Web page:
Also try preheating the mold. I heat mine up on a burner of my gas stove. Once I started doing this my rejects pile went from a couple of hand fulls. Down to just a few.
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Old April 14, 2012, 10:09 AM   #7
Edward429451
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I have found that rubbing alcohol cuts thru that cutting oil very well. If none of the above suggestions work then try adding 18" or so of solder to the pot.
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Old April 15, 2012, 11:24 AM   #8
reloader28
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DO NOT add more solder.

The OP said he was already using 5% tin. That stuff is too expensive. If it dont work with that much tin, the mold is screwed up. Scrub the mold clean and cast faster.

I make thousands of boolits every year and except for a handful of hunting or self defense boolits, they are all straight WW alloy with no tin added.
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Old April 15, 2012, 11:38 AM   #9
Edward429451
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Thats funny. I make thousands of boolits too, and I don't care what the tin content is supposed to be, if you've ran hot then your tin can precipitate out of the melt. Adding a small pc of solder will tell you real fast if it was the tin causing your problem. If nopt, you've (gasp) wasted a pc of solder!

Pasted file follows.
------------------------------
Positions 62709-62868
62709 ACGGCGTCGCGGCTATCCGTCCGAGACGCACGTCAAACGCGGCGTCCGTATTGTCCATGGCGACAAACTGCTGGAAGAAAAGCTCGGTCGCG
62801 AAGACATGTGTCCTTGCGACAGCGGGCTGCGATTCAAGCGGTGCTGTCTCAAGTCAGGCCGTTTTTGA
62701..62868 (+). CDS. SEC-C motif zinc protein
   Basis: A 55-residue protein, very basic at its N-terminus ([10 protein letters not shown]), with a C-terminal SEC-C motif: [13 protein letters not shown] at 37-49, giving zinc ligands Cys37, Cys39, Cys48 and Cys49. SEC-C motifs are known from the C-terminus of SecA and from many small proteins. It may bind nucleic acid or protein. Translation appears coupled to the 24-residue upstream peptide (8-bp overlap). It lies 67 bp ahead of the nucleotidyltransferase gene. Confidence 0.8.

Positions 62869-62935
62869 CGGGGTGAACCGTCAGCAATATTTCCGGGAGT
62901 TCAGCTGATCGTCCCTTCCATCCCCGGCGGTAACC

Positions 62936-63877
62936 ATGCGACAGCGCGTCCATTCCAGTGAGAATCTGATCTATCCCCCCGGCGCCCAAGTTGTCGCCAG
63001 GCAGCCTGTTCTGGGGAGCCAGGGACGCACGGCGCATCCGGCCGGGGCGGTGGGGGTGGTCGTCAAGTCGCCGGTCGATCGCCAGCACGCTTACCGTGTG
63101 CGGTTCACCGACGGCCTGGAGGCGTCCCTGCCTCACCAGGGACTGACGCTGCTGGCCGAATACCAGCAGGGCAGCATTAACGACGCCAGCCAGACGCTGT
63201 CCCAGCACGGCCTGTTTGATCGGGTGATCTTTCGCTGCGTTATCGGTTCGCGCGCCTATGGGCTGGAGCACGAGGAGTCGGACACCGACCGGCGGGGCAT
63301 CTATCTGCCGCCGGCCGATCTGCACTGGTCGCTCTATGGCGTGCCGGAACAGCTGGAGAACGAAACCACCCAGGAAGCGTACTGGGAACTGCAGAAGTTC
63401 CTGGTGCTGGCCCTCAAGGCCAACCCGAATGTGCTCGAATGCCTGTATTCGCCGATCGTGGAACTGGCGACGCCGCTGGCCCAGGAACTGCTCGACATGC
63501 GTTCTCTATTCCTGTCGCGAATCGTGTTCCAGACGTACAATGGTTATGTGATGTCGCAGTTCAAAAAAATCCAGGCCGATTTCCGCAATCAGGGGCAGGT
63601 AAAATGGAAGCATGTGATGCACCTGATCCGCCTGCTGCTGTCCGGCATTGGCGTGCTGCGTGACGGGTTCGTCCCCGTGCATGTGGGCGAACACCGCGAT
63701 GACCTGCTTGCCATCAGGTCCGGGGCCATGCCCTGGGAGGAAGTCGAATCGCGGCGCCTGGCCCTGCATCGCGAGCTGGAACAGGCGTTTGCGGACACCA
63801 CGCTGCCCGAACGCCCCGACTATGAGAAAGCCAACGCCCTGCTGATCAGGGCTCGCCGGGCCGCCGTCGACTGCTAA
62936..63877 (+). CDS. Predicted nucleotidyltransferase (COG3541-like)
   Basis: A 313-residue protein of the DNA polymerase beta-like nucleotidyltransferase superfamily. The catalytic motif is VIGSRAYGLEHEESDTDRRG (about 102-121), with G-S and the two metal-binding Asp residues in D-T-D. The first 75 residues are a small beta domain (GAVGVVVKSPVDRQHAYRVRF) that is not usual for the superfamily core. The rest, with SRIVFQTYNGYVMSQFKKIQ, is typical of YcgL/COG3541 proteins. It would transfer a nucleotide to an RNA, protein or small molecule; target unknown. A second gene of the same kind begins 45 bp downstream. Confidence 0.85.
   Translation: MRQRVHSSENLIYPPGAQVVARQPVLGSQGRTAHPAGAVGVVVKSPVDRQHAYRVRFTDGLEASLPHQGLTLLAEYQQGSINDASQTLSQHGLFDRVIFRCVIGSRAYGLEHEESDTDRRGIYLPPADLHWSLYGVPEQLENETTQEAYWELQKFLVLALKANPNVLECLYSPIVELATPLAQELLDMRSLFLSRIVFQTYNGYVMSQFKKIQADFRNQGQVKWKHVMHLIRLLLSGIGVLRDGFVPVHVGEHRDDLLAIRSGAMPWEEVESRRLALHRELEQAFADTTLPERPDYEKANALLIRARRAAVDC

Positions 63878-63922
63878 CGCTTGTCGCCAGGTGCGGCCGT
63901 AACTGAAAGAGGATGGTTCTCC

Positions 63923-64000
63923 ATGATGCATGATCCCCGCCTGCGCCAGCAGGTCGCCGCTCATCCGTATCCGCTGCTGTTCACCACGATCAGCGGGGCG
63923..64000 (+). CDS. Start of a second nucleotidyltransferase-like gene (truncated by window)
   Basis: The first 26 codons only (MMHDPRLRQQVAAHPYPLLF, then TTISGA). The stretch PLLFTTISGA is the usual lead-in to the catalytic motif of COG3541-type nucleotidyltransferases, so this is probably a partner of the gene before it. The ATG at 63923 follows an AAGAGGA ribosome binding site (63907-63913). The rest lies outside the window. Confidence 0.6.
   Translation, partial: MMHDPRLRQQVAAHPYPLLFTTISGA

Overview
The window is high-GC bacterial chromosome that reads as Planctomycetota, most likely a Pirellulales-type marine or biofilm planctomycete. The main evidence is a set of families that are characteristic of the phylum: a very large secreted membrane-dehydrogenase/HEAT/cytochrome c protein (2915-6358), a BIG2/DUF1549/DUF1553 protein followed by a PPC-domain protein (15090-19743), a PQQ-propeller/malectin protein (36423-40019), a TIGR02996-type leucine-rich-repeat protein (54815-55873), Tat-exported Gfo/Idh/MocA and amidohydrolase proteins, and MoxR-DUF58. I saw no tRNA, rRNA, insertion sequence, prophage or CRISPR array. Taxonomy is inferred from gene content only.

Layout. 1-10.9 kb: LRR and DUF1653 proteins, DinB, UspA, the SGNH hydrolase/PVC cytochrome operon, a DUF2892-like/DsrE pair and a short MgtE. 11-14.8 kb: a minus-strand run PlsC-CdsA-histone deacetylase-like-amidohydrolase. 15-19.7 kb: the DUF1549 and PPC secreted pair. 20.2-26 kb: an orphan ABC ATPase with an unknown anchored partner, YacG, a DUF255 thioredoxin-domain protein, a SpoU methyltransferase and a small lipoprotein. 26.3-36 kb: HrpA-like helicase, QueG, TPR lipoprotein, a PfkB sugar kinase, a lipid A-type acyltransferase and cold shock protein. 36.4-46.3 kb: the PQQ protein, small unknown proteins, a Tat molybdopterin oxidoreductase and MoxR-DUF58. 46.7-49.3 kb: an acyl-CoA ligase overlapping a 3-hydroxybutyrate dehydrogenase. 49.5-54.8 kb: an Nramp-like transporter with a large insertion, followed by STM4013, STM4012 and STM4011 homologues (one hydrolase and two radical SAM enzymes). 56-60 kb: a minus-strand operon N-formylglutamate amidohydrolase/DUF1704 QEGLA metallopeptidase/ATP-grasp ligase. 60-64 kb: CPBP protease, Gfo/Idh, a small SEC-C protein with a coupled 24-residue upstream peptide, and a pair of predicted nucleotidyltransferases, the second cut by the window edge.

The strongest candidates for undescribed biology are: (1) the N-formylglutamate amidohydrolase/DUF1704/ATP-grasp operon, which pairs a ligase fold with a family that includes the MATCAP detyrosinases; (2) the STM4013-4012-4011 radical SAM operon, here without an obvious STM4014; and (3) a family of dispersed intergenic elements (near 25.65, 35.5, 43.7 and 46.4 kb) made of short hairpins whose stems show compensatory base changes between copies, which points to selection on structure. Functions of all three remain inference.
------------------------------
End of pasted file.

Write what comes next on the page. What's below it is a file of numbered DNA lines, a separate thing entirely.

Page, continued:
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Old April 15, 2012, 11:38 AM   #10
David Bachelder
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Cleaned the mold in hot soapy water and used hot plate to preheat mold. Wrinkles are gone!

I have a Lyman mold made from steel. It is able to cast bullets with no preheating at all. I guess aluminum molds are an entirely different animal.


Thanks for the help.
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Old April 15, 2012, 01:41 PM   #11
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Aluminum is, on average and depending on the specific alloys, about three times as heat conductive as iron, so it draws heat away three times faster, keeping the cavity temperature closer to the outside temperature of the block. Iron is about three times more dense than aluminum, but its heat capacity is only about half that of aluminum, so you are looking at a same-size aluminum block having 1.5 times more heat required to raise it each degree, as well as having 3 times the conductivity. Taken together, it is harder to warm up. Smoke makes a small insulation barrier, so it tends to stop heat from being drawn out quite so fast.

Be careful you don't warp the mold with hot plates and whatnot. Usually, if you set it across the top of your melt pot when you first start heating it, by the time the main mass is warm the blocks have been given a good start. Then just casting a few rounds fast will finish fringing it up to temperature. At least, that's my experience with the 6-cavity Lee .38 molds. The one that gave me trouble was the 6-cavity .32 wadcutter they used to offer. They've dropped it, and I expect mold heating problems were part of that.